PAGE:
A bridging loan is a short term asset-based finance that provides you instant cash flow. You can use these loans to fulfil your immediate financial needs and repay the amount when permanent or long-term financing becomes available. Bridging loans help you by bridging the gap when you want to buy something but waiting for funds to become available by selling another thing. Like a mortgage, a bridge loan is a secured loan, and you must have a high-value asset to get it, such as land or property.
When considering a bridging loan, one important thing to consider is its viability. The interest rate is the primary indicator that shows whether a loan is feasible or not. Here is a complete guide about the interest rates and costs of bridging loans.
Interest Rates Of Bridging Loan
The interest rates on bridging loans are usually high. Typically the monthly interest rates are between 0.5 to 1.5%, which turns out into an Annual Percentage Rate (APR) of 6.1% to 19.6% that is higher than any mortgage loan. Due to the short term nature, the interest rate on bridging loans is charged monthly rather than annually. The interest rate can be fixed or variable. In fixed-rate loans, the interest rate remains the same throughout the loan term, while in the variable interest rate, the lender changes the interest rate according to the Bank of England rate, which means the end payment can go up or down.
However, you can choose how you can repay your interest rate.
There are three main ways in which you can repay it, which include:
You can pay interest monthly, and the amount will not add to your bridging finance at the end.
You can borrow the interest rate for a specific period and then repay at the due date.
Deferred Or Roll up:
In this type, you pay the interest rate at the end of the loan term.
Some lenders allow you to pay off interest rates using a mixture of the ways mentioned above. For example, you can choose retained interest for the first 3 or 4 months and then start paying monthly.
Different Bridging Loan Costs To Consider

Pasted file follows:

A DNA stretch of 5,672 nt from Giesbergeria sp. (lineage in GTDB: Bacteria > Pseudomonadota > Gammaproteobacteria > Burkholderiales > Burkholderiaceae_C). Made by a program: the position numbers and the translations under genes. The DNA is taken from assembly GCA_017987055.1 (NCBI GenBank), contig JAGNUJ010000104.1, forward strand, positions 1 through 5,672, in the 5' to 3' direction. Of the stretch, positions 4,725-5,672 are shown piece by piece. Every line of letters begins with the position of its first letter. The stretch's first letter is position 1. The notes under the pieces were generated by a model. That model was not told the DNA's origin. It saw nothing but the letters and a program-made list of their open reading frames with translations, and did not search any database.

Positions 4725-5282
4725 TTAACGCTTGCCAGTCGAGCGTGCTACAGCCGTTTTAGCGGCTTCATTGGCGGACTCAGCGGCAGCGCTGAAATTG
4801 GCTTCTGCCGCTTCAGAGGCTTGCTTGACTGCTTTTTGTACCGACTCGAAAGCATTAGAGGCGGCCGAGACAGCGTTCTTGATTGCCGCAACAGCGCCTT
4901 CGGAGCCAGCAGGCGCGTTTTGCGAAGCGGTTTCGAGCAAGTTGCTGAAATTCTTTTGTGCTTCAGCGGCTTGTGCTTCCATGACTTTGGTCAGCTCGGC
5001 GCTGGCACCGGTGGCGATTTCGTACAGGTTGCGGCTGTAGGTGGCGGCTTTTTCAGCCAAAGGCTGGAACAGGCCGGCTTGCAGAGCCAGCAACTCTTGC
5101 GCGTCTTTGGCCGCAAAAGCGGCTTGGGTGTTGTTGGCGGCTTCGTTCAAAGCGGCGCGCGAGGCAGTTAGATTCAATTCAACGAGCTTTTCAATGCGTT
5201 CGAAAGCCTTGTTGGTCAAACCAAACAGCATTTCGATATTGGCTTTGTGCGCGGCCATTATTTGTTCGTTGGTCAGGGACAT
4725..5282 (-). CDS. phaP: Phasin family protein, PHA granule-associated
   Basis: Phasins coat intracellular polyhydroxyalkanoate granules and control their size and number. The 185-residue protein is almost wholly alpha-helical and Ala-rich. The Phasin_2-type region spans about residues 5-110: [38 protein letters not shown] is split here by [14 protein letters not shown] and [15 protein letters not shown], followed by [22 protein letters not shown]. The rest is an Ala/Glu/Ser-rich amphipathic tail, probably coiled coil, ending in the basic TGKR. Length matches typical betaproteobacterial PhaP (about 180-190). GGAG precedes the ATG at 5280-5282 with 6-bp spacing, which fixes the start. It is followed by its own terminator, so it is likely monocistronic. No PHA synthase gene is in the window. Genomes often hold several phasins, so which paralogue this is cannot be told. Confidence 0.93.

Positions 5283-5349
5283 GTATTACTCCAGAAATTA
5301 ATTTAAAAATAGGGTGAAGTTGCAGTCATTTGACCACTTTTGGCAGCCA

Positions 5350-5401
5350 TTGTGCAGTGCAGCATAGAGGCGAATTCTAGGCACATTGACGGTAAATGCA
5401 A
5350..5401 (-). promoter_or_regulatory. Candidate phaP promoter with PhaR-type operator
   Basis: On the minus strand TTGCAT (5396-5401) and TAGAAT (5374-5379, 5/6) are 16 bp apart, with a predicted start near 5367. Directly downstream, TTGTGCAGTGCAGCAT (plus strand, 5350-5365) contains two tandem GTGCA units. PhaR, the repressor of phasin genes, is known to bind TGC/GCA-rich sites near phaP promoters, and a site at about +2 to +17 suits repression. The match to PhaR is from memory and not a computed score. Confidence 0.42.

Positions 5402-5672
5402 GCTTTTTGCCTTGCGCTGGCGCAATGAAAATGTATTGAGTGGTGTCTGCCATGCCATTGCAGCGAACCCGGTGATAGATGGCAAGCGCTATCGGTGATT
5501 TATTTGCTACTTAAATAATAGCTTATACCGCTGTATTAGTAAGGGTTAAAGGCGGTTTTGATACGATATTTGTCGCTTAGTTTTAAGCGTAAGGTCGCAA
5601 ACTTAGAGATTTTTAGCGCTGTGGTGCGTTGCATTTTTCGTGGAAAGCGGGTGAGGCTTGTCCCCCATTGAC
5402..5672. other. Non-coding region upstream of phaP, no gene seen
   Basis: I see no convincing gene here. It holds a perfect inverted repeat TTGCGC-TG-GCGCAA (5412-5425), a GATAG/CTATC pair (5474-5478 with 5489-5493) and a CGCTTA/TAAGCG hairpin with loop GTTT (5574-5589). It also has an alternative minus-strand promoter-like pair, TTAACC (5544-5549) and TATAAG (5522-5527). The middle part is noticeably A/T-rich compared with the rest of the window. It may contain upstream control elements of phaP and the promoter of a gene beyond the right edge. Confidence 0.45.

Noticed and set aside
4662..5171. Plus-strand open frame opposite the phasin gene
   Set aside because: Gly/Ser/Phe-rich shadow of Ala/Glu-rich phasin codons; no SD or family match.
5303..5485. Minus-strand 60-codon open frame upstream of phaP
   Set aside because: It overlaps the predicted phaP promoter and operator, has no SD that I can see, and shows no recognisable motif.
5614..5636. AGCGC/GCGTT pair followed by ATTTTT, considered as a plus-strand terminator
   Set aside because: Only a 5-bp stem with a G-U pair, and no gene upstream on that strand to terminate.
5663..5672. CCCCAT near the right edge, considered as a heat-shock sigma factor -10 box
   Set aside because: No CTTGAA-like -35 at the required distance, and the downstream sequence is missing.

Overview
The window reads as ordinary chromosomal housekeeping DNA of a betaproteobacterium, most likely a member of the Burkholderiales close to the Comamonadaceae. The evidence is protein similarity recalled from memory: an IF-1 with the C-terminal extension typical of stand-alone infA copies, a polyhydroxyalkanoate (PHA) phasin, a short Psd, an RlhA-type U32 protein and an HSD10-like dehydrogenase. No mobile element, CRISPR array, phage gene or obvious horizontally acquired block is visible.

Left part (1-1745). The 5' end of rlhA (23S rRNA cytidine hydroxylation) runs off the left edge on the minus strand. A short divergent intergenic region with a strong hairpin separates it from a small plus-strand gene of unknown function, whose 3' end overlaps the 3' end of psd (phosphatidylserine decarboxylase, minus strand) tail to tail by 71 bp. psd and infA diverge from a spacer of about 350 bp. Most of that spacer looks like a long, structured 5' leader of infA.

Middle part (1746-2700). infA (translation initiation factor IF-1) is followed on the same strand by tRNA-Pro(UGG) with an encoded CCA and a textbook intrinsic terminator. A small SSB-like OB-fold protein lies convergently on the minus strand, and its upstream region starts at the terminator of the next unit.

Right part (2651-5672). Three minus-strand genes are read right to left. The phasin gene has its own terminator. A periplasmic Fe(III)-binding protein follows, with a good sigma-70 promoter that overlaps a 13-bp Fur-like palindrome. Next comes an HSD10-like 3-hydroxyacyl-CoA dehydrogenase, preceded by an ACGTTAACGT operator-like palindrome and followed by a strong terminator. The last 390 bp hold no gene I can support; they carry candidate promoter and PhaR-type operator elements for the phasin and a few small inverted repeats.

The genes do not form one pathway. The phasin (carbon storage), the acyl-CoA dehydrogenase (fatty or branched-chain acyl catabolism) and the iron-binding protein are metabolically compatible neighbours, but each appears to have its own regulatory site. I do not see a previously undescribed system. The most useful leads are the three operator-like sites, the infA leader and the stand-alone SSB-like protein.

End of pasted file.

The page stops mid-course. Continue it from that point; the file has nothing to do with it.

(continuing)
When taking out a bridging loan, there are many costs other than the interest rate you need to consider. It is because all these costs, in the end, add up to your bridging loan amount. The best way is to compare quotes from different lenders and understand what a bridging loan will cost. To calculate the actual cost of a bridge loan, you should add up the interest rate to all the other charges involved in it. Following fees can be included in your bridging loan:
Generally, the interest rate on bridging loans is charged monthly, but some lenders provide you with the option to have interest deferred, retained or rolled up. In this case, you do not pay monthly interest, and it is paid at the end of the loan term.
The lender charges it for setting up a bridging loan facility for you. Not all lenders charge arrangement fees, ranging from 0 to 2% of the borrowing amount.
Most lenders include an administration fee into their agreement that is added to the cost of a bridging loan.
Your bridging loan lender charges a legal fee for setting up a facility for you. It can vary from lender to lender.
A valuation is required before setting up most bridging loans. The lender visits your property to find out its value to ensure that it is worth the amount you want to borrow. This fee is not added to the loan amount, and it is an upfront fee that you have to pay to the lender or the surveyor when he comes to your property for valuation.
Some lenders charge an exit fee that is similar to the arrangement fee, but it is charged when a loan is redeemed.
You can take a loan from a direct lender or through a broker. When you choose a broker, you have to pay a fee to the broker for finding a lender and arranging bridging finance for you.
Factors Influencing Bridging Loan Interest Rate
There are many bridging loan providers in the UK. A common factor between all the lenders is that they charge monthly interest rates. The interest rate varies from as low as 0.29% to as high as 2% per month. This interest rate depends on several factors, including:
Type Of Property
The property borrowers use as security can be residential, semi-commercial or commercial. The residential property is considered less risky by the lenders and thus have low monthly interest rates. Semi residential properties such as shops along with living accommodation are also considered low-risk security. In contrast, commercial properties and this level of risk reflect the monthly interest rate of bridging loans.
Condition Of Property
Generally, the property that is not suitable for a mortgage is also accepted by the bridging loan lenders. But the amount of work that a property requires and the property’s condition affects the loan rate.
Loan To Value
The more equity provided by the lender, the lower the risk to the lender and thus, the monthly interest rate will also be less. The lender assesses the risk based on the value of property and equity in the property. The lower the risk, the lower will be the loan to value.
The amount of time for which you are lending money determines the bridging loan rate. Usually, the loan is offered for up to a year, but some lenders offer loans beyond this term.
Type Of Legal Charge
If your bridging loan is a first charge loan, the interest rate will be low compared to the second charge loan.
Other than that, your credit history, location of property and affordability also affect the loan rates. If you want to get the best loan rates, you must take quotes from different bridging loans companies, make price comparisons, and select one that offers the best rates.